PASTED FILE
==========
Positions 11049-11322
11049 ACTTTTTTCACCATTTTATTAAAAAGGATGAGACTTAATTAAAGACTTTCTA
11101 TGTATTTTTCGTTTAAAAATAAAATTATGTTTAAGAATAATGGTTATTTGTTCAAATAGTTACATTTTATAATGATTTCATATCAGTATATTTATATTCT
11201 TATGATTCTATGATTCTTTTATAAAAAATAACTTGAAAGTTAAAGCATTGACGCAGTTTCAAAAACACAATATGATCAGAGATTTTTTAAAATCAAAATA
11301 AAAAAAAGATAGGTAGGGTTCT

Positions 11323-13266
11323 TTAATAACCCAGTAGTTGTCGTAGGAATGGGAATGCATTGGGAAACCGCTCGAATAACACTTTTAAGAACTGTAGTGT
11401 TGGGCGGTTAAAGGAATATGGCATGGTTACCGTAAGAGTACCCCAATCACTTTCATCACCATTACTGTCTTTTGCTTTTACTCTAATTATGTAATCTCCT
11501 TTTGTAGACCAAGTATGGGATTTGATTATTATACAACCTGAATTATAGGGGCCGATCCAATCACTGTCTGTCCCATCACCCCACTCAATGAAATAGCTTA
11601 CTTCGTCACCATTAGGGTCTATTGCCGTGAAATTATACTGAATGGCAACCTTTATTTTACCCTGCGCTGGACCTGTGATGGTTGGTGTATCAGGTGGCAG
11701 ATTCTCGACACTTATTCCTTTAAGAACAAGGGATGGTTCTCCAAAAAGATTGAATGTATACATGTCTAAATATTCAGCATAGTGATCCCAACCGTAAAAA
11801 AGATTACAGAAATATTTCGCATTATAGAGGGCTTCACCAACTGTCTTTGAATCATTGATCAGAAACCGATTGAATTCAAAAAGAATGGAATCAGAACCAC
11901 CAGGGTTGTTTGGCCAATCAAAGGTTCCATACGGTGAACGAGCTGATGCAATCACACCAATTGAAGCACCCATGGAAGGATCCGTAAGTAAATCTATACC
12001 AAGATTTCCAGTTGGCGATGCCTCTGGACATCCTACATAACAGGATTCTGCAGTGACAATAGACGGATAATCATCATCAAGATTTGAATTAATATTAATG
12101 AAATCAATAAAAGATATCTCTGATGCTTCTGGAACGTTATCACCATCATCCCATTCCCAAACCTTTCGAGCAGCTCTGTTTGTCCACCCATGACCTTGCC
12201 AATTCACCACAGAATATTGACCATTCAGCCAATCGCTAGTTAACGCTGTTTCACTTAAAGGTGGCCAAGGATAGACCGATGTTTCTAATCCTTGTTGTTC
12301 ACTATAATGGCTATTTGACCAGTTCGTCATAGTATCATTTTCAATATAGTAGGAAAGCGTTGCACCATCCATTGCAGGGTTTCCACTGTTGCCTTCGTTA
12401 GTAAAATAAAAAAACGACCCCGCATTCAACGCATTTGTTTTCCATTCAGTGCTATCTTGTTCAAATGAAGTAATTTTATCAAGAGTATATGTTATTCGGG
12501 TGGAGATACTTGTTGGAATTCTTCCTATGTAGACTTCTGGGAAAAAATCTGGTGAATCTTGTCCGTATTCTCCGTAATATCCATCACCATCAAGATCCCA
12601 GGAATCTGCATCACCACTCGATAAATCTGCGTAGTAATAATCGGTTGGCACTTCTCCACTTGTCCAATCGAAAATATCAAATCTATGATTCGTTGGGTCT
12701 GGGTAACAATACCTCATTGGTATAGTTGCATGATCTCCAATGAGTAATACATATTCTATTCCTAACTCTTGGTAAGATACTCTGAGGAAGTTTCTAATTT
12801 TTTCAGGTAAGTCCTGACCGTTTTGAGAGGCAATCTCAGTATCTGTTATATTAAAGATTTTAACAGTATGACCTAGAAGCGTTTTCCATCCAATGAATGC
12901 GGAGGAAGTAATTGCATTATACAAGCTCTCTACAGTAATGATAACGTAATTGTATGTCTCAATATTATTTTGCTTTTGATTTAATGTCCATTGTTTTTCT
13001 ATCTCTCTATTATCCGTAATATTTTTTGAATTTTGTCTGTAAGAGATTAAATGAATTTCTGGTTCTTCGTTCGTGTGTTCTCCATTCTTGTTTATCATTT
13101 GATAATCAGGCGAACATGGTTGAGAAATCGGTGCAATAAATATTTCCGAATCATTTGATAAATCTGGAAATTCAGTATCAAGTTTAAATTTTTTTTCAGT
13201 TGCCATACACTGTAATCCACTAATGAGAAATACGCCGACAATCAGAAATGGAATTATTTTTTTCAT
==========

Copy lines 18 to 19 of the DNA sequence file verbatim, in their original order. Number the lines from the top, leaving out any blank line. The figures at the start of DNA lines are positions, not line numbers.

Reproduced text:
12401 GTAAAATAAAAAAACGACCCCGCATTCAACGCATTTGTTTTCCATTCAGTGCTATCTTGTTCAAATGAAGTAATTTTATCAAGAGTATATGTTATTCGGG
12501 TGGAGATACTTGTTGGAATTCTTCCTATGTAGACTTCTGGGAAAAAATCTGGTGAATCTTGTCCGTATTCTCCGTAATATCCATCACCATCAAGATCCCA